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Piece of Earth: Sawyer Perry ‘24 at Tecumseh Land Trust in Yellow Springs, Ohio

Something Familiar – Introduction to Tecumseh Land Trust

Almost on the cusp of returning to Ohio last spring, to reunite myself with familiar things, I realized that I had forgotten something important: my plans for the Fall Quarter. “Forget” is a strong word, but it is as accurate to the experience as I can articulate. I didn’t avoid making decisions–unintentionally or otherwise–but I just wasn’t as fully attentive to planning my next steps as normal. When you’ve worked for months in a remote part of Iowa, celebrated your birthday alone, become accustomed to the exhausting effects of the summer’s heat, and you’re putting enormous energy into finalizing plans for your academic future, thinking about what’s next sometimes falls onto a lesser scale. Nevertheless, with a quick inquiry about possibilities in Ohio directed to my co-op advisor, we were able to identify an organization and schedule an interview quickly.

In preparation for that interview, I learned that the Tecumseh Land Trust was part of a larger ecosystem of organizations seekking to preserve the beauty of the Ohio countryside. Unlike some organizations that are driven by the growth model, the Tecumseh Land Trust is focused on consolidating local support and deepening its work specifically in Southwestern Ohio. Its goals include advocacy for soil health, the conservation of rich agricultural land, and the restoration of a diverse environment through the protection of natural habitat. The organization hosts a variety to support these efforts. All of them are coordinated by the executive director, Michele Burns, who I got to know during my job interview. As I spoke with Michelle it became clear that my academic interests in agricultural policy could be greatly informed through direct experience with the TLT’s work. As I drove back from Iowa and set my sites on attending the graduation ceremony of a dear friend and returning home to my parents, I waited eagerly for a now certain future: a fall co-op with teh Tecumseh Land Trust.

A Rock and a Hard Place – The First Weeks at Tecumseh Land Trust

In wanting to make a good first impression, I woke up early once again on my first day of work and prepared myself in the manner in which I had become accustomed to operating in Iowa. I covered myself from head to toe in appropriate clothing, protected my head with the now sun-scorched Penn State Dad hat, and tightened my boots to the best of my ability. I set off and arrived, once again, just a bit too early. Not that I’m complaining, of course. The view was always a delight to see firsthand. As the sun bent over a flourishing sunflower field, Michele soon arrived, and we were able to discuss my schedule and list of responsibilities I would shoulder moving forward. For a bit, I was able to get into a motion of things. I helped type monitoring reports with Lauren Gjessing, a former Antioch student who graduated a few years ago and now works fulltime at Tecumseh Land Trust while completing a masters degree in policy at Ohio State University. I helped advertise some of the events coming up. I also did groundskeeping for Kim Iconis, a representative for another land trust nearby.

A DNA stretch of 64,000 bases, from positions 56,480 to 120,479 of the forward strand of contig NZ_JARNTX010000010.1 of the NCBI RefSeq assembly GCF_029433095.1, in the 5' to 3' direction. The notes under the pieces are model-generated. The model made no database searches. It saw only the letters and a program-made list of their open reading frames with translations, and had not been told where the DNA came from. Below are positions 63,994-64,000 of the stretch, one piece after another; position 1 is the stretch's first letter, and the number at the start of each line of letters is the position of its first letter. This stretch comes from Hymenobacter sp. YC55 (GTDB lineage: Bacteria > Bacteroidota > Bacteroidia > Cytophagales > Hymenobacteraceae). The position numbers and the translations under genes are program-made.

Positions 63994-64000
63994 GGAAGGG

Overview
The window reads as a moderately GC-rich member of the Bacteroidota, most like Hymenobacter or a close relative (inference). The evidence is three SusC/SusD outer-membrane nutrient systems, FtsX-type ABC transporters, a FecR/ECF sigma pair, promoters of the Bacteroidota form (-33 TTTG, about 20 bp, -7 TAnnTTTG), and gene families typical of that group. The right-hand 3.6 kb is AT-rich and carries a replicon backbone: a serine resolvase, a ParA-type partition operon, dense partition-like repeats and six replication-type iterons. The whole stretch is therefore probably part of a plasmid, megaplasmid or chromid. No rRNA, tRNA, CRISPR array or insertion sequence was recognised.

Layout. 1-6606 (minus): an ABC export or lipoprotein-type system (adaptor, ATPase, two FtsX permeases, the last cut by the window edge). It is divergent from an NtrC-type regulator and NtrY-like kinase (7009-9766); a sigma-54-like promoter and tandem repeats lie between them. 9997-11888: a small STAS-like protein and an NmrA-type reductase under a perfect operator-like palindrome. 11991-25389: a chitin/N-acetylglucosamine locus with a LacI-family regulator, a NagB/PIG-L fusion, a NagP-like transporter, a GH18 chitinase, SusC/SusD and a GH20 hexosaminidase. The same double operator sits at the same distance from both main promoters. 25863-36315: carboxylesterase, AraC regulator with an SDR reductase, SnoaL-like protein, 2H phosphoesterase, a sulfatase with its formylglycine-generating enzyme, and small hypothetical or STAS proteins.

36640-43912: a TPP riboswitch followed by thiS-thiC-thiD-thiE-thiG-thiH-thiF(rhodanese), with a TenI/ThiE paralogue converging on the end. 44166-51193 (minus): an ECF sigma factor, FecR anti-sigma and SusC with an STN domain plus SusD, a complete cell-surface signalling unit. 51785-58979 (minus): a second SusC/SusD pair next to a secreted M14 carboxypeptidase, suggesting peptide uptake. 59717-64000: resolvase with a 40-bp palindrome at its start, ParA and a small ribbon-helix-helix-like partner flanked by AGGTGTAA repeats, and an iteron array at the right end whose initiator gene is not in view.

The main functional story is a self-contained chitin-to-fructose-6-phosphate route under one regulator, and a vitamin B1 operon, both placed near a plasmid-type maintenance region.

Unfortunately, this rhthym wasn’t to last for long. After de-weeding a pile of Huckleberry near Kim’s property, it seemed my health declined. It was just a sore throat, which I thought at first. I soon found myself bedridden for a week as I had contracted COVID-19. This put quite a damper on my plans, to put it as lightly as possible. In having to go into quarantine, transition to a purely online environment, and spend most of my days waiting for the prospect of a negative test result, I was unable to do much of anything that felt productive for Tecumseh. It was maddening and I hope no one reading this had to endure that same strife. I know there are times in life where you must admit that you cannot do much of anything, that there are things that you cannot affect. But that doesn’t make the inactivity, the waiting, any more enjoyable. Even then, it wasn’t the hardest part.

A Hop and a Skip Away – Tecumseh Land Trust, Moving Forward

Now adjusting back to work has proven to be a harder pill to swallow. People have described it as a “COVID Funk,” the state of your body finally adjusting back to its normal routine after being in quarantine. A funk it was, as it seemed every responsibility had more weight than before. That there was a lot to catch-up on and not enough time, let alone resources, to make do. It was, and still is, tiring having to return and maintain a routine. But I have done enough, even in this funk.

I have monitored several properties, some close to 300 acres in size, have assisted and attended an auction for the first time, and have since made good company with my co-workers. I’ve also met so many wonderful community members, including many Antioch alumni. While I’m still rather dazed by lethargy, I now see that doing is sometimes a matter of getting up in the morning and taking the steps that one can.

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Sawyer Perry was born in Maryland. He currently attends Antioch College for a Bachelor of Science in Environmental Science and Public Policy, caring about how pesticide are made and implemented within a governing body.

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